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Canadian glaciers nearly 40 percent thicker than initially thought, according to researchers


A study published in the Journal of Glaciology shows that the glaciers in Canada’s portion of the Columbia Basin are nearly 40 percent thicker than previously thought. Researchers from the University of Northern British Columbia (UNBC) and the University of Innsbruck arrived at their findings by using ice-penetrating radar to measure the thickness of the glaciers.

The research marks the first major effort to study the Columbia Basin’s glaciers. The researchers said that more studies on Canada’s glaciers are needed especially as these are vital sources of hydropower and freshwater.

Glaciers thicker than previously thought

The Columbia River produces more than 40 percent of hydroelectricity in the United States and serves as a vital downstream source of freshwater and an important habitat for aquatic ecosystems. Meanwhile, the Canadian portion of the upper basin provides 30 to 40 percent of the total freshwater runoff.

“Essentially, glaciers act as on-demand water towers, supplementing streams with cool, plentiful water during late summer when runoff from snowmelt has passed,” said lead author Ben Pelto of UNBC’s Natural Resources and Environmental Studies Institute.

For instance, the Mica Basin in the northeast Columbia Basin contributes up to a third of streamflow from glacier ice melt from August to September, according to Pelto. The researchers noted that estimates of glacier volume are important to simulate future streamflow changes and glacier mass loss on a regional and global scale.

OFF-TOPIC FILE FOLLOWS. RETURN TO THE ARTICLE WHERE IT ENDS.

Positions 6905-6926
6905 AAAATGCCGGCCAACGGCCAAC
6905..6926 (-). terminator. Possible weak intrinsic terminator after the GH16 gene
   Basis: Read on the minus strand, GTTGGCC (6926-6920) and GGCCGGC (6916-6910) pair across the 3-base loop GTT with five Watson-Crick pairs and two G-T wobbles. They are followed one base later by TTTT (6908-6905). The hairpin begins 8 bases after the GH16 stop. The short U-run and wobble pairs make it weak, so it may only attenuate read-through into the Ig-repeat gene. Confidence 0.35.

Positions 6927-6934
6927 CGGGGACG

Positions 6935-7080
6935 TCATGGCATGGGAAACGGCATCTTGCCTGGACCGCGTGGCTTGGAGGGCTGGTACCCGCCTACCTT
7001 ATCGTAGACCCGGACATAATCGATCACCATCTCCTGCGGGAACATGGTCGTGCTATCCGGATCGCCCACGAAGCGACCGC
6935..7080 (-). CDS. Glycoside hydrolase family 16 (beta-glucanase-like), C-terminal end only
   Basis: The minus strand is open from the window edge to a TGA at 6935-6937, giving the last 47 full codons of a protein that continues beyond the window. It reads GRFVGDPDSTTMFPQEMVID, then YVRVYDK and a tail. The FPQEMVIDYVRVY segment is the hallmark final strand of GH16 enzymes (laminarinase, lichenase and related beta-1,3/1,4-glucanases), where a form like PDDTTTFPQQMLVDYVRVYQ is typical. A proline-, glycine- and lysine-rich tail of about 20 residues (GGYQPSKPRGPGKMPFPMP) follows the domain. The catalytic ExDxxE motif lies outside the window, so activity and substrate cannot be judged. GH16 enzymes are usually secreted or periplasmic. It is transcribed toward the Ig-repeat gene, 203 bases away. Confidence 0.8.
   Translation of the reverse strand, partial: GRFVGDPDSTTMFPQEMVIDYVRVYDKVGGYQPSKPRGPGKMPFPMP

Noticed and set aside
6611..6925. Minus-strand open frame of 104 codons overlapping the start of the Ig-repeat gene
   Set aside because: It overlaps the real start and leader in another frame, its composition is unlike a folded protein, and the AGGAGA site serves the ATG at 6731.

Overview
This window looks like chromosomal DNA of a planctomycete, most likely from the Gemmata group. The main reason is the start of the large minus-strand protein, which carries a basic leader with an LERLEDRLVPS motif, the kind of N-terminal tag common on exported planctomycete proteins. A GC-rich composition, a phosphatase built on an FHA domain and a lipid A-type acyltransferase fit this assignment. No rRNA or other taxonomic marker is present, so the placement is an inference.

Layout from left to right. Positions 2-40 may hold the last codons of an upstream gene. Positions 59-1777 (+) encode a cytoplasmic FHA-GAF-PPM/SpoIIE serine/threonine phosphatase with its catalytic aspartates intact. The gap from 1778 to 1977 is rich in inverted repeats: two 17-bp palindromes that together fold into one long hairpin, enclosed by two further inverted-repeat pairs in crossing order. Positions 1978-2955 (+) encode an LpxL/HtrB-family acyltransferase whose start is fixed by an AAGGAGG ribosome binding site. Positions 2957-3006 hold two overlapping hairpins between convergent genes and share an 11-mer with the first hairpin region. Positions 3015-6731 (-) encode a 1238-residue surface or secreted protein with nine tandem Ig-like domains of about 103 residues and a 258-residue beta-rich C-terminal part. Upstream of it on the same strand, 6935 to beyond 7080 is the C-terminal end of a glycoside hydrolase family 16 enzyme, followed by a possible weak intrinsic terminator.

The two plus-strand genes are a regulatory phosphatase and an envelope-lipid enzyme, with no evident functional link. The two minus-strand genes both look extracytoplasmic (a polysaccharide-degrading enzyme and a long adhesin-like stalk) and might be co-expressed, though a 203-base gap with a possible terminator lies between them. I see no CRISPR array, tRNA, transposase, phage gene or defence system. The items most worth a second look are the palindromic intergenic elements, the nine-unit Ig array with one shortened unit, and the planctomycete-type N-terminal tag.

To that end, the team calculated the ice thickness of five glaciers in the Columbia Mountains from 2015 to 2018 using a radar system that can penetrate ice. Afterward, they combined the radar data with previous surveys on two glaciers in the Rocky Mountains.

After analyzing more than 34,000 data points measured over 110 miles, the researchers estimated that the glaciers are around 38 percent thicker than previous calculations. Meanwhile, the ice volume in the Upper Columbia Basin is around 30 cubic miles, which is 23 percent greater than the range of initial measurements.

Glaciers will not be gone soon

Pelto said that some portions of the glacial ice may exist years or even a couple of decades longer than initially forecast. In a 2015 study, another group of Canadian researchers projected that the glaciers in the Columbia Basin and other portions of western Canada may start to disappear by 2040. However, Pelto said that given the region’s current rates of glacier mass loss, the glaciers will start to disappear from the basin until about 65 to 80 years.

The researchers attributed these differences to the high volume of local data they gathered, which allowed for a more in-depth analysis of the Columbia Basin compared to previous models. Their study is more akin to research typically carried out in the European Alps, which attracts more scientific interest than western Canada, according to the researchers. (Related: Remember the dog sled picture the media claimed was proof of melting glaciers? It was another climate hysteria HOAX.)

Pelto underscored the need for more studies that will measure the ice thickness of other glaciers in the region, including British Columbia’s Coast Mountains. Such measurements can paint a clearer picture of glacier retreat and provide streamflow projections for hydropower planning and environmental studies.

In March last year, scientists from the National Aeronautics and Space Administration (NASA) found that the Jakobshavn Glacier in western Greenland has been growing after spending decades in retreat. The glacier was initially observed to be thickening starting 2016 to 2017. The scientists confirmed that it was growing for the third year in a row and this was due to the cool ocean waters.

Read more reliable climate studies at ClimateScienceNews.com.

Sources include:

StrangeSounds.org

PICS.UVIC.ca

ClimateChangeNews.com

EarthObservatory.NASA.gov

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